The digitally resilient student
Dr Sarah Hodge and Layla Johnson on the hidden struggles with technology use some people can experience at university.
01 July 2020
Going to university is a transition – the opportunity for students to develop learning and often to become more independent. Technology has given students the opportunity to interact in new and exciting ways while also opening up many avenues for students to both spend time and money on; from social media to gaming and gambling, with a variety of applications and platforms to engage with. Many offline activities have now transferred to a virtual context (for example online gambling). With more financial independence and much of the University schedule being unstructured, developing good habits and resilience with technology is a particularly important skill for students.
Defining digital resilience
A recent article highlights the methodological issues around conceptualising technology use, including the concept of screen time; the role of time in an individual’s technology usage and consumption (Kaye et al., 2020). But that's only one factor involved with how we use technology. For example, technology use can be active and passive, but even these terms have conceptual issues (Trifiro, & Gerson, 2019).
Experiences of video game play can be very different for players due to platform, the genre of the game and, the age rating and more (Hodge et al., 2019, 2020). How might we encapsulate the diversity of technology usage and consumption? We like to take the term 'resilience', and adapt / apply it to technology use. How does the user develop an awareness to cope with adversity and challenges from technology? How migh they develop positive strategies for their technology use, whether that would be gaming, social media, or online gambling?
This resilience involves how to balance technology use with other commitments; including other virtual and technology activities (especially those which may have arisen from self-isolation and lockdown). We suggest this could be a fitting approach and terminology to use, as it relates to the psychological factors of how individuals are responding to technology as well as encompassing the diversity of the technology used. Resilience may be a particularly useful concept in a higher education setting, as previous research has suggested that higher resilience levels (from self-reported characteristics of resilience) can support the transition to university life (Rahat, & İlhan, 2016).
HE and the impacts of technology
There is a growing concern that isolation and loneliness is a frequent part of the university experience. Recent research has suggested that loneliness for university students is increasing (e.g. Hysing et al., 2020). Hence, questions remain around poor digital resilience and using technology in ways which might relate to isolation and loneliness. Many students could feel reserved around discussing issues related to their technology use at university, especially if they feel their experiences could be met with stigma; the expectation to be more independent and be able to manage/balance studies with other commitments. A recent insight report (YGAM, 2019) explored this and found that some student’s reported gaming and gambling affecting their university studies and were related to feelings of isolation. Coupled with the current circumstances relating to Covid-19 of self-isolation and lockdown, digital resilience comes to the fore, with the extra technological demands from online delivery which would have been previously a face-to-face experience. In addition to balancing work/life commitments, especially if many of those commitments involve technology.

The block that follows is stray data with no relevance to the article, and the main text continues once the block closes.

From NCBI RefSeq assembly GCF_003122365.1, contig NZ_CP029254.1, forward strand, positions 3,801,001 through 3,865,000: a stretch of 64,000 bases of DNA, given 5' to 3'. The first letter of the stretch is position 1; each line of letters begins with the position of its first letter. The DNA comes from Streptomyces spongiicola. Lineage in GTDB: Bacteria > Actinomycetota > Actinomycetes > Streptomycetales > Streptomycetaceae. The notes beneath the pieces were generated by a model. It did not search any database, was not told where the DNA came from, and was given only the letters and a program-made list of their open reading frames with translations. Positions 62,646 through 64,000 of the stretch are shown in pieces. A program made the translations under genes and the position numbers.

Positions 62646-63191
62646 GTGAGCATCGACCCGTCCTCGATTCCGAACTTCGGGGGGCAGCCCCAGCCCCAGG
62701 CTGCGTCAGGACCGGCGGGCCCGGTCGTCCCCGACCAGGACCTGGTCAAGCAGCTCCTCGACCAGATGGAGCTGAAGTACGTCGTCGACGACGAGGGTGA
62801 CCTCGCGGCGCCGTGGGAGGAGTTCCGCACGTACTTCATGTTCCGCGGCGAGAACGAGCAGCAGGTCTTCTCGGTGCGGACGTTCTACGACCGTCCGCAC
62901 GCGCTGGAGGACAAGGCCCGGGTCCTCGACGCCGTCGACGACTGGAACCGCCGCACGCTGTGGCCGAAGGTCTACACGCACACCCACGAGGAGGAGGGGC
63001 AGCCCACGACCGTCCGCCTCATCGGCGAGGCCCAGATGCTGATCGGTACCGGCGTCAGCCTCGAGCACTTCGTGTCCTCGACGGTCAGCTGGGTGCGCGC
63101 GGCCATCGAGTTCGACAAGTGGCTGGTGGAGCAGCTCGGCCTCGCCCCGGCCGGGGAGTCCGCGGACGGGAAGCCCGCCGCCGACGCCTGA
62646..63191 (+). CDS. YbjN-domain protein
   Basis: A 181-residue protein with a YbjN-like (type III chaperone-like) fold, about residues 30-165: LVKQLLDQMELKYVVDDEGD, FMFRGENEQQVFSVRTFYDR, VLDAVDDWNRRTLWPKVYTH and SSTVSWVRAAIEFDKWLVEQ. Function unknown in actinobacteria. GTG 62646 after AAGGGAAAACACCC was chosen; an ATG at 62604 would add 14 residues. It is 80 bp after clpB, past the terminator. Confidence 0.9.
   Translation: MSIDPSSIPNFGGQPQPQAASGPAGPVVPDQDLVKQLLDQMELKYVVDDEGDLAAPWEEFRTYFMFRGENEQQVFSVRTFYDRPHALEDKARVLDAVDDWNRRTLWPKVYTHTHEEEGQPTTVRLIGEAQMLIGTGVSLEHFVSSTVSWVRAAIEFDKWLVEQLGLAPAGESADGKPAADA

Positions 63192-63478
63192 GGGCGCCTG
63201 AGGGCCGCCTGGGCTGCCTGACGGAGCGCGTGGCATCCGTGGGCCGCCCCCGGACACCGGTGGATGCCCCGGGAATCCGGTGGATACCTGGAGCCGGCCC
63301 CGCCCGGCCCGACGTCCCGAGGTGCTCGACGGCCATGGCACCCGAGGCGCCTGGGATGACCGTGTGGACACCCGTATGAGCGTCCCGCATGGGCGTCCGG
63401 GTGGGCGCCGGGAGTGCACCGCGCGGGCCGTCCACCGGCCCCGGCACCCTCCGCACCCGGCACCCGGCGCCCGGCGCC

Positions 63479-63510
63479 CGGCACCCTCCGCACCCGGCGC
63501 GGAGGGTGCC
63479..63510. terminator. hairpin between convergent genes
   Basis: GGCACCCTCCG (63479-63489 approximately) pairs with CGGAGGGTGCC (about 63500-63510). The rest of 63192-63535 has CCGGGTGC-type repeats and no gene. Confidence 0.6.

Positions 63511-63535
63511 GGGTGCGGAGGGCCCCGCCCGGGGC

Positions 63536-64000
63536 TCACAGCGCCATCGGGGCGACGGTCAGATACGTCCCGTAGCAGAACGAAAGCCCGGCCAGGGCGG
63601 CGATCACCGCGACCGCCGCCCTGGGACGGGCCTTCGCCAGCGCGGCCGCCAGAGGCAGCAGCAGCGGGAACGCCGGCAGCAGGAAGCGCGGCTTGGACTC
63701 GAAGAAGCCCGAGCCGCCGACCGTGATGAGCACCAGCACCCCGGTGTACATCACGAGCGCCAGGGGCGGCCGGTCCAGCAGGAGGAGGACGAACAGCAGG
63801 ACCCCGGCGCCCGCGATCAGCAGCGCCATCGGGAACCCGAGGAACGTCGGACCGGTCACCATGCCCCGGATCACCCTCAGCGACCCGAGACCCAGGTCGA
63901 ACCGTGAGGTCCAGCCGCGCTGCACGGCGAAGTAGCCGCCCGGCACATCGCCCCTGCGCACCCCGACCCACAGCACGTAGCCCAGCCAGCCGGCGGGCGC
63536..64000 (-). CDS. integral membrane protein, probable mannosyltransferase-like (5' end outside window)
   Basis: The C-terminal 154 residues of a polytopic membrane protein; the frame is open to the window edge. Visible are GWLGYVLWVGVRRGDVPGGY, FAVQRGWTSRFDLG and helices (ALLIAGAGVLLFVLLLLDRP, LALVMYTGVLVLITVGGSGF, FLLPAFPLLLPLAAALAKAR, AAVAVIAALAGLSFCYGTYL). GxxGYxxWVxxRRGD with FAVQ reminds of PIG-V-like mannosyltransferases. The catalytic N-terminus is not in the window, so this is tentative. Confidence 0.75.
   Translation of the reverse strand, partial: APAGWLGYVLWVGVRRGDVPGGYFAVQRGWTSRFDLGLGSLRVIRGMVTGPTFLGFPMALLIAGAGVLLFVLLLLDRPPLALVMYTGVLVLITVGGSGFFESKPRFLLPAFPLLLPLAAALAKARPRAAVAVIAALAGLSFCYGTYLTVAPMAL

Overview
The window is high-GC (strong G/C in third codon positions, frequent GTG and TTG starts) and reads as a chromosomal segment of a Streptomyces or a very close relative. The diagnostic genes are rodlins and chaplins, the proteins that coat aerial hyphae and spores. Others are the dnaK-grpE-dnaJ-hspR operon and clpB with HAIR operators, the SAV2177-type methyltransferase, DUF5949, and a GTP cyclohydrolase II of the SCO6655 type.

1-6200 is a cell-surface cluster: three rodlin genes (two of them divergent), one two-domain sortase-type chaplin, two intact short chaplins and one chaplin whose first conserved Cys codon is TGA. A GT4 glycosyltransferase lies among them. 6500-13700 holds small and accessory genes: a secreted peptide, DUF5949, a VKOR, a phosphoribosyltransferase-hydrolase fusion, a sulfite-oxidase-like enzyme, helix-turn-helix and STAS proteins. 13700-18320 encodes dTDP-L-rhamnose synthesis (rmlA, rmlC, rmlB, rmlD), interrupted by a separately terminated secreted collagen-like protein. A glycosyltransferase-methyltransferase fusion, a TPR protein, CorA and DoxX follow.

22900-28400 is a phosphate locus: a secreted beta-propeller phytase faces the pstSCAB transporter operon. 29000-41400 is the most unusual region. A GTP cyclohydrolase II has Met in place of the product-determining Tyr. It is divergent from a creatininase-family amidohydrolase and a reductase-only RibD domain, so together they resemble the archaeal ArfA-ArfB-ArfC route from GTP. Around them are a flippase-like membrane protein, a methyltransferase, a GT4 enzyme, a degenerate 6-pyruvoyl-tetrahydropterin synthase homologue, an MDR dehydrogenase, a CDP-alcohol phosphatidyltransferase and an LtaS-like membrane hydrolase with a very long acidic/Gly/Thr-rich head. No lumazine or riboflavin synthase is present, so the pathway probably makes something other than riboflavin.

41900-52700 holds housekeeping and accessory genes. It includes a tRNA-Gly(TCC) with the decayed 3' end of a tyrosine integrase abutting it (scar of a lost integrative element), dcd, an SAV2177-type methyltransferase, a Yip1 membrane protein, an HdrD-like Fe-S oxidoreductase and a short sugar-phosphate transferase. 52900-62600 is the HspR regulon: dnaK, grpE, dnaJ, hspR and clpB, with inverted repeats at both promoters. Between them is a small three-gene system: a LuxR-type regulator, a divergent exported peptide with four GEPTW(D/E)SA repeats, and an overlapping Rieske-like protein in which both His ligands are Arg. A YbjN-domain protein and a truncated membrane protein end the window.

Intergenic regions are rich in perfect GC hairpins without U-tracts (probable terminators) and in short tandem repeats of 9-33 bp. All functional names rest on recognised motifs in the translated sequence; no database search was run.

All in all, It is important that we create these opportunities for students to voice their experiences.
Supporting digital resilience
We have used Cyberpsychology research to support resilience, including running workshops for the local community for parents and secondary school students. We outline diversity between the different forms of technology use, and how this may change, for each individual and based on factors such as age (Hodge, et al, 2019, 2020). We're encouraging balance with their technology use, particularly between using technology for learning and technology for entertainment.
However, given the transition for university students they could benefit from more support with technology in HE; its use in lectures has been suggested to relate to procrastination (Rozgonjuk et al., 2018), and feelings of the Fear of Missing Out (FoMO; Alutaybi et al., 2019). Yet tech can also provide support for learning (Henderson et al, 2017) as well as transitioning to university life (Bond, 2019).
In one of our Cyberpsychology units, Psychology of Social Media and Video Games (#PSMVG), students are encouraged to reflect on their own technology use to support learning about how they interact with technology, such as through the reflective cycle (Gibbs, 1988). Students are also given practical examples to support their learning and understanding of how these psychological concepts apply to their own technology use and encourage psychological literacy (Taylor et al., 2018; Taylor, 2019). For example, students are encouraged to evaluate the role of screen time in their technology use, to become aware of the time spent on technology and how they feel about it (positive or negative). Students may have not considered this before, especially as, although technology use may seem intuitive, habits and routines with technology can form inadvertently from both the consequence of usage and the design of the technology (for example, buying 'loot boxes' to support progressing in a game).